Victor is often heard saying, “what has happened in northern Uganda over the last 20 years is shocking and unbelievable, but it has happened”, and at AYINET, we strongly believes that for a sustainable peace to happen, human physical and emotional pains must be controlled. Our mission now is to help rebuild the Communities with Credible Leadership that Represent the Culture of Human Rights. AYINET is now the leading organisation in northern Uganda, engaging and working together with the communities affected by the war to deliver lifesaving health assistances and help to promote tolerance, support the family of the missing/enforced disappearance people, work towards national reconciliation and peacebuilding.

Today, together with my team we work with the communities affected by the war. “I meet and hold in-depth discussions with victims and these help me to help them help themselves. The feelings of these wars are painfully burning to those people directly and indirectly and hurt by this war. One young girl described her parents and others being killed, cooked and other abductees were forced to eat their bodies. She told me: “Every time I try cooking using the pot, I see my parents inside the pot.” She has wept too bitterly and suffered too much, and it’s sad to witness many people like her whose situation only worsens without assistance. It haunts me that I have been unable to help only few thousand people like this young girl escape circumstances that leave them vulnerable.

It has been and will continue to be a tremendous honor and privilege to lead and be part of AYINET since its founding in 2005. AYINET the team of the most dedicated young people; nearly all of them are direct war victims who grew up in the IDP camps. Even though they struggled growing up amidst conflicts, their sufferings didn’t crush them completely. They have instead demonstrated unmatched strengths; more inspired and now joined hands with courage, compassion and determination to rebuild their communities and lives.

My most trying moment was 5 years since my brother as abducted and he has never been seen again, in one moment during an interview with a formerly abducted child. I discovered that this person was one of the ex-combatants commanded by General Otti Vincent to tie up my brother during his abduction. To date, he doesn't know that it was my brother who he was talking about to me. I felt tortured, but I never told him and never will, and not even any one from my family will get to know him. It was very hard for me to concede this, but I feel that this ex-combatant is innocent since he was forced to do that. After struggling with what to do after knowing my brother's captor, the best i could do was to recruit him to work with me. He is one of the great staffs in AYINET. Bringing him on board and to work with has really helped me to heal and i was able to move on without anymore sad feeling about him.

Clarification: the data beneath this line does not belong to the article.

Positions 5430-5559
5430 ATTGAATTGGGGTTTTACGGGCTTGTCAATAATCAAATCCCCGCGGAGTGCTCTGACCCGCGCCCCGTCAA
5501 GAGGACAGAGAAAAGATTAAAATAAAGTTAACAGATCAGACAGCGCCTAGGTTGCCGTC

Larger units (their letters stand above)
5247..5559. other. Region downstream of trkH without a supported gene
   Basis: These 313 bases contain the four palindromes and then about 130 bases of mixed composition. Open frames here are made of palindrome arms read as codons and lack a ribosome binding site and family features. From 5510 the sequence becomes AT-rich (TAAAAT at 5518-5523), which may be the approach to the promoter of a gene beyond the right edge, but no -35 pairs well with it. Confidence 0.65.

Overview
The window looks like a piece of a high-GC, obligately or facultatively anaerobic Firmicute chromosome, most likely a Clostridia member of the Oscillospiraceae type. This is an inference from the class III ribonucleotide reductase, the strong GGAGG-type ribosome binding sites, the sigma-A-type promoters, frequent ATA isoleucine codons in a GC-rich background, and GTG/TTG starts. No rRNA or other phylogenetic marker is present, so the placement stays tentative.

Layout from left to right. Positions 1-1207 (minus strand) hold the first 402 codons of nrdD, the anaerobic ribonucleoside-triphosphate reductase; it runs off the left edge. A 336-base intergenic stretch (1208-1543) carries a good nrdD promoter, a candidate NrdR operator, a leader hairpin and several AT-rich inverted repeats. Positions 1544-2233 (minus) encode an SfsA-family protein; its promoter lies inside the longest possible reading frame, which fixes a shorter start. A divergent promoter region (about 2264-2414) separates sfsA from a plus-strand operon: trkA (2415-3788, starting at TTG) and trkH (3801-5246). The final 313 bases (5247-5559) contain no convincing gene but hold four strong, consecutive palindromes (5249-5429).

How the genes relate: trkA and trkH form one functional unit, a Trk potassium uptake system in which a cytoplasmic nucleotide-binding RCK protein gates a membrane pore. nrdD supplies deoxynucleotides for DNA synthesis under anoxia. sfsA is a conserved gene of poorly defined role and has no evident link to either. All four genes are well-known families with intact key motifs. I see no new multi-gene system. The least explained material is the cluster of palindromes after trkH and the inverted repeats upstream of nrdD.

On whether or not to forgive the LRA: It’s very difficult to forgive those who abducted and are keeping your family member, and those who continue to rape and kill the innocent people. The victims are in quivering anger against the LRA, and people should do all it takes to free those children in captivity. Bring them back home, their families always have sleepless nights imagining what life they are living in the jungle.

With a history defined by courage, compassion and determination, a confirmation that all odds are gone; all are yesterdays and I have tried to live a life driven by worthy causes. I repeatedly asked myself when I was a little boy living in the refugee camp that “What would I do differently if I had a chance to be a leader, hero, and champion the next time” These are many of the questions so many of my friends and even younger generations who are working tirelessly for the same cause do ask every day. The answer is; we all have desire and wish to achieve our legitimate needs and deepest desire for the good of humanity. Fully aware about the series of conflicts in Uganda have created a huge sense of alienations, the biggest task ahead is engaging the victims and survivors of conflict in all the processes. I will continue to meaningfully engage as a civil society leader on the continent, and work towards helping others move beyond seeing justice as only the prosecution of key perpetrators, and to understand that social justice, in part, means attention, remedy, redress and care to victims who continue to suffer from multiple forms of injustices.

Our post conflict recovery programme seeks for the future of peace, justice and reconciliation in Uganda, with specific focuses on responding to the generational impact of conflicts; especially by addressing the enduring legacies of past injustices. AYINET will continue to actively participate or even take lead in conducting initiatives intended to prevent, to heal and to provide a new hope for the future; a move that will create new horizons for sustainable peace and justice, not only in Uganda but a model for Africa at large, and other parts of the world who continues to endures violent conflicts.

Speech Topics

Victims participation in Transitional Justice

Rights of victims of war crimes, crimes against humanity and genocide

Youth and peace building

African Governance and Political Leadership